Hawaii Five-O (1968–1980)
8.1/10
80
3 user

The Reunion 

"Respectable" Japanese-American businessmen and the former POWs in camps who recognize their tormentors. In this case, three men reunite at the Ilkai Hotel in Honolulu 25 years after they ... See full summary »

Director:

Michael O'Herlihy

Writers:

Leonard Freeman (created by), Paul Playdon
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Cast

Episode complete credited cast:
Jack Lord ... Det. Steve McGarrett
James MacArthur ... Danny Williams
Zulu ... Kono
Kam Fong ... Chin Ho
Simon Oakland ... Frank Epstein
Barry Atwater ... Michael Holt
Joe Maross Joe Maross ... Mitch Bradley
Teru Shimada ... Shigato
Harry Endo Harry Endo ... Che Fong
Daws Dawson Daws Dawson ... Llacuna
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Storyline

"Respectable" Japanese-American businessmen and the former POWs in camps who recognize their tormentors. In this case, three men reunite at the Ilkai Hotel in Honolulu 25 years after they were liberated from a Philippine prison camp. One of the three is relatively healthy, but another drags himself on crutches with a hopelessly mangled leg and another floats through life with a permanent brain injury. The man on crutches spots a businessman, calls him by a very different name and wallops him over the head with the crutches. The name the man utters is that of the prison-camp commandant, who selectively tortured the three men into losing what they wanted the most. It's not long before things begin to escalate. First, the Japanese businessman is trapped in his car with a time bomb ticking down in the engine. Five-O is on the scene and gets him out in the nick of time, and later figures out the bomb plant was a plot to terrorize him. But then s sharpshooter blazes away at the businessman ... Written by Peter Harris

Plot Summary | Add Synopsis

Genres:

Crime | Drama | Mystery

Certificate:

Not Rated | See all certifications »
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Details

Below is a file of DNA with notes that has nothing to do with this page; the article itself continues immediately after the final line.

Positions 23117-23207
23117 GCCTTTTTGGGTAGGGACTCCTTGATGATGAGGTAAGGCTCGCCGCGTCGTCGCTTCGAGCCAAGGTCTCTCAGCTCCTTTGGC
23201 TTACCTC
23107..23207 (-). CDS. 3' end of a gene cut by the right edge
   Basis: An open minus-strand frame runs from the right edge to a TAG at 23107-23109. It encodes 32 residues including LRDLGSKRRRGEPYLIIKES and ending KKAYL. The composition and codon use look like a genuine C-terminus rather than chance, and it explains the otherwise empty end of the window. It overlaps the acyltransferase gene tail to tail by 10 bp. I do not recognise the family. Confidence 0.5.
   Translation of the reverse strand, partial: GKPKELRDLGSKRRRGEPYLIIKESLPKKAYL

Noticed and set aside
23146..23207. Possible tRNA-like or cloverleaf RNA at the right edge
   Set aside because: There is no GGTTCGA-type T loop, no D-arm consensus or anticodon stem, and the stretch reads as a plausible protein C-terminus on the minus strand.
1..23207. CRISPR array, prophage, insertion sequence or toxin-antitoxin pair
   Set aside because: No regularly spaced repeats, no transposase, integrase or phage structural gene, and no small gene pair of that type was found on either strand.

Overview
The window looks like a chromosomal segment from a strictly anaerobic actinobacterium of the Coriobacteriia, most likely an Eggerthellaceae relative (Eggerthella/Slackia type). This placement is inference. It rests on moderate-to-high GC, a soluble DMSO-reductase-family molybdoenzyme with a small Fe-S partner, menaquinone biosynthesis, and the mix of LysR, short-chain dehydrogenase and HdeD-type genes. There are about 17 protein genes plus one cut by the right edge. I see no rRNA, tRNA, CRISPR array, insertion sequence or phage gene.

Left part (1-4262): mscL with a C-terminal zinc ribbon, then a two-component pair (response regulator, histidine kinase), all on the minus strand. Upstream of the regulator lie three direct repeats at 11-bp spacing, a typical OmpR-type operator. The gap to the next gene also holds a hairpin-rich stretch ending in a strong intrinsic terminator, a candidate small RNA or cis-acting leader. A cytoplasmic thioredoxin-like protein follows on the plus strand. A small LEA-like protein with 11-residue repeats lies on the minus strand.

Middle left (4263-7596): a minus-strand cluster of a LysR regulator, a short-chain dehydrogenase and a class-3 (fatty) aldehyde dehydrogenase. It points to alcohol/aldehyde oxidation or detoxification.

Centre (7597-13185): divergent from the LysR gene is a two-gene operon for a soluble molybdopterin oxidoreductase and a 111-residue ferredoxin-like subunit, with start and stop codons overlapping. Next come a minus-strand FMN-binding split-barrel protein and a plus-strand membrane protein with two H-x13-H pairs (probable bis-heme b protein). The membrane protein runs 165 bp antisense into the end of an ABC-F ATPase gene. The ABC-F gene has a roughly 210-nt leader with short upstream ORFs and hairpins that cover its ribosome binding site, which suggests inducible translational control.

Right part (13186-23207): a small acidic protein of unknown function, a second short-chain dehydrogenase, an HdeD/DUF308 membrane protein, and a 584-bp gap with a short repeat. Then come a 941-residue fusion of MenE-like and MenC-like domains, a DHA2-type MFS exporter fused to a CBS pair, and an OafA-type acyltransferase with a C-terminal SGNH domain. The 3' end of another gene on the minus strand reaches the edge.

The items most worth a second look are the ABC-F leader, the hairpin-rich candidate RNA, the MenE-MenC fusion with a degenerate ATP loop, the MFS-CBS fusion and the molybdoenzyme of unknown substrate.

Country:

USA

Language:

English

Release Date:

4 November 1970 (USA) See more »

Company Credits

Show more on IMDbPro »

Technical Specs

Runtime:

Sound Mix:

Mono

Color:

Color

Aspect Ratio:

1.33 : 1
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Did You Know?

Goofs

The seat belt buckle from Shigato's car that Danny and Steve are examining does not show any damage at all despite the fact that it was in a car that just exploded. See more »

Quotes

Michael Holt: [to Shigato recognizing him as Rashiri] Don't look so shocked... I know you, you know me... I don't know what kind of game you're playing, but it won't do you any good.
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User Reviews

 
Perhaps a bit too extraordinary to be believable, but very entertaining and with some nice plot twists.
16 February 2010 | by MartinHaferSee all my reviews

The show begins with a visiting Japanese businessman receiving threatening photos. And, after a visit from Five-O to investigate, the car the guy is about to drive away in blows up--though it's obvious whoever was responsible did not want to kill the guy but perhaps scare him.

Shortly afterwords, as Danno is walking through a hotel with this same Japanese man, a crazed WWII vet (Simon Oakland) sees them and begins beating the Japanese guy with his crutches! It seems that during the war Oakland was tortured and crippled...and he thinks this man is the one who was responsible! Oakland is naturally arrested but he insists he's right--the guy IS a war criminal. Two other vets who knew this Japanese officer are brought in to i.d. the man--one (who's obviously suffering from severe PTSD) recognizes the man, too, but another insists it's NOT the war criminal. So is this Japanese guy an evil war criminal? And who is responsible for the attempts on his life? Tune in and see.

In addition to the show having many nice plot twists (which I won't talk about--I'd hate to spoil the suspense), the show starred one of my favorite character actors of the era--the perennially angry Simon Oakland. While he's a crazed and obnoxious guy here, considering what he went through AND how this Japanese man might be responsible, you can understand. He was great here and the plot so cool you could forgive it all for being a bit hard to believe if you really think about it.

By the way, I watched most of the episodes when I was a kid and hadn't seen this one since I was about 10 or so. Yet, it made such an impact on me that I clearly remembered the show and was excited to see it once again.


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